Trudi Rondou, Senior Manager, Program Development & Service, WorkSafeBC
Small businesses in B.C. employ nearly 1.1 million people, and according to the Government of British Columbia’s report on Small Business for 2018, account for 54% of private sector employment. Small business owners traditionally wear many hats, and are often required to be experts in everything from payroll to purchasing.
Small business owners are busy and have many priorities. We want to help them understand their WorkSafeBC coverage, and know their health and safety requirements.
Here are some answers to questions many small business owners have.
What does WorkSafeBC do for me?
WorkSafeBC provides no-fault insurance for workers and employers. All workers are covered by WorkSafeBC in the event of a workplace injury, work-related disease or fatality. Employers registered with WorkSafeBC pay premiums that fund the system, and in return, they are protected and cannot be sued for the cost of a work-related injury, disease, or fatality.
Do all small businesses need to register for WorkSafeBC insurance?
Generally, you need to register if you:
• Employ and pay workers on a regular, casual, or contract basis
• As a homeowner, if you hire an individual to work in or around your home for a certain period of time (e.g., child care, lawn services, etc.)
• Come from another province or country to work in B.C.
• Work in the commercial fishing or trucking industries
Most B.C. workers are automatically covered for workers’ compensation. However, proprietors and their spouses, as well as partners in a partnership, are not considered workers unless they have been granted optional coverage. If you’re a proprietor or partner and would like to be covered for workers’ compensation, you must apply for Personal Optional Protection (POP).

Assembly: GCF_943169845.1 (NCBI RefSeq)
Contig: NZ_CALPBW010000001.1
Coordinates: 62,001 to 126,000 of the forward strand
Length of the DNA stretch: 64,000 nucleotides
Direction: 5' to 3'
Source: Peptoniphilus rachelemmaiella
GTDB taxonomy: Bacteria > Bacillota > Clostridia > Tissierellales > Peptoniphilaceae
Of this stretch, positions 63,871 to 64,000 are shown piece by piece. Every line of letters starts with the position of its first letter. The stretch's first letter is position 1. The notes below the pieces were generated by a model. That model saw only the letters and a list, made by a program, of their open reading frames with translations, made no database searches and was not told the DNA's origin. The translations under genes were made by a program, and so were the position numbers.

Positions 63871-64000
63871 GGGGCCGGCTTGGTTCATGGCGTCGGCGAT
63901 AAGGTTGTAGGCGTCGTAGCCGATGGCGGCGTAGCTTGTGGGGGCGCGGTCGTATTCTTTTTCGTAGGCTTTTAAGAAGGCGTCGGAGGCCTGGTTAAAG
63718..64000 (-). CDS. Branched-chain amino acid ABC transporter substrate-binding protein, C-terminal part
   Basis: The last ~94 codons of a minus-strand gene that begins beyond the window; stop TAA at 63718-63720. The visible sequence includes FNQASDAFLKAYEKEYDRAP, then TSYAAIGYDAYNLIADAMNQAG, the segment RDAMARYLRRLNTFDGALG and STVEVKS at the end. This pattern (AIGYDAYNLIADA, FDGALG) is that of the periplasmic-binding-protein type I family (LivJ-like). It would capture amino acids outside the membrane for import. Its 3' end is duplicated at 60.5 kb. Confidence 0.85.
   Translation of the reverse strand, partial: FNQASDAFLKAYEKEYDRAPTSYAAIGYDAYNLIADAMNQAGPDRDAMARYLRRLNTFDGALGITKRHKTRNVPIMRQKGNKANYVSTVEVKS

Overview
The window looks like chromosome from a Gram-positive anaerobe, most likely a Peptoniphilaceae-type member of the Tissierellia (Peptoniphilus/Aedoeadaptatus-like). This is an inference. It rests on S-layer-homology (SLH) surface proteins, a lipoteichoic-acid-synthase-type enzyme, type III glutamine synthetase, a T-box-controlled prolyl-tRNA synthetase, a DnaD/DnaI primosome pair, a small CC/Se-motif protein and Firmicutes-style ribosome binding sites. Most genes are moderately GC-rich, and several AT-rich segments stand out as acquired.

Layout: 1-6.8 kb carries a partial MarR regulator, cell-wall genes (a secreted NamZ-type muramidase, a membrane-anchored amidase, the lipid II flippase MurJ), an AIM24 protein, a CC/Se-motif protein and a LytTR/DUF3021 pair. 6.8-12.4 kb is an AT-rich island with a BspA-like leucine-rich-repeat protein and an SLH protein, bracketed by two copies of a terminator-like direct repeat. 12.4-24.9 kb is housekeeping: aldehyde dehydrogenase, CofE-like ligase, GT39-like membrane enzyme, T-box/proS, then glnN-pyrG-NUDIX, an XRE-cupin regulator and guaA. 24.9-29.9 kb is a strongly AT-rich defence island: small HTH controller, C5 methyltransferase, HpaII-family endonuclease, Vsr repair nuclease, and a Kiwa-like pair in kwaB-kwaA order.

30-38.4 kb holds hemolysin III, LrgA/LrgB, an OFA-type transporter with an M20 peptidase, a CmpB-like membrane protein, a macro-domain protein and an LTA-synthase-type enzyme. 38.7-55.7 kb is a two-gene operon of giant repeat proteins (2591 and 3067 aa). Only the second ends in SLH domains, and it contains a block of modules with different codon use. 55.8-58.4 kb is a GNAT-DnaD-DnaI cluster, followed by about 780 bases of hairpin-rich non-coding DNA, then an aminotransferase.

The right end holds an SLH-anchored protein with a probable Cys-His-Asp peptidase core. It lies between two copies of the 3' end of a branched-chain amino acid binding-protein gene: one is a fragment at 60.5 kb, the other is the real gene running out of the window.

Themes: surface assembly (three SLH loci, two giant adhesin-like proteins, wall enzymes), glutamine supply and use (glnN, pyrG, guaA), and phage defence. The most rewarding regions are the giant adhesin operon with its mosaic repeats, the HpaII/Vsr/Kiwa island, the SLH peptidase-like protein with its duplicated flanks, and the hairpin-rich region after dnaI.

If you are unsure if you need to register or not, you can learn more at worksafebc.com
How can I reduce the chance of workplace injuries?
Creating a culture of safety is not only good for business, it is the right thing to do. For example, workplaces that implement slip, trip, and fall prevention controls can have a significant advantage, especially when you factor in costs, lost productivity, and staff replacement. Although these costs are not simple to quantify, they do affect your business’ bottom line.
The first step in protecting your workers is to identify potential hazards in your workplace. What is it about the activities or processes that could injure your workers or harm their health?
Meet regularly and talk to your workers about health and safety issues they encounter in their work. Keep lines of communication open with your workers, as they can help to identify risks.
Improving health and safety doesn’t have to be costly, but the potential return on investment is huge.
Do you know your responsibilities as an employer?
• Register with WorkSafeBC
• Comply with the Workers Compensation Act and the Occupational Health and Safety Regulation
• Provide a safe workplace with training, supervision and written procedures
• Report injuries, diseases, and other incidents to WorkSafeBC
WorkSafeBC offers resources especially for small businesses
Small business owners have unique concerns and questions. The following are topics we receive the most questions about:
• Do I need WorksafeBC insurance coverage?
• Applying for WorkSafeBC insurance.
• Getting a clearance letter to find out if a business or contractor you plan to hire is registered with us and in good standing.
• Reporting payroll and pay premiums using a variety of options.
To help you navigate your health and safety needs, visit worksafebc.com/smallbusiness for a list of online resources including the new manual: Health and Safety for Small Businesses: A Guide to WorkSafeBC.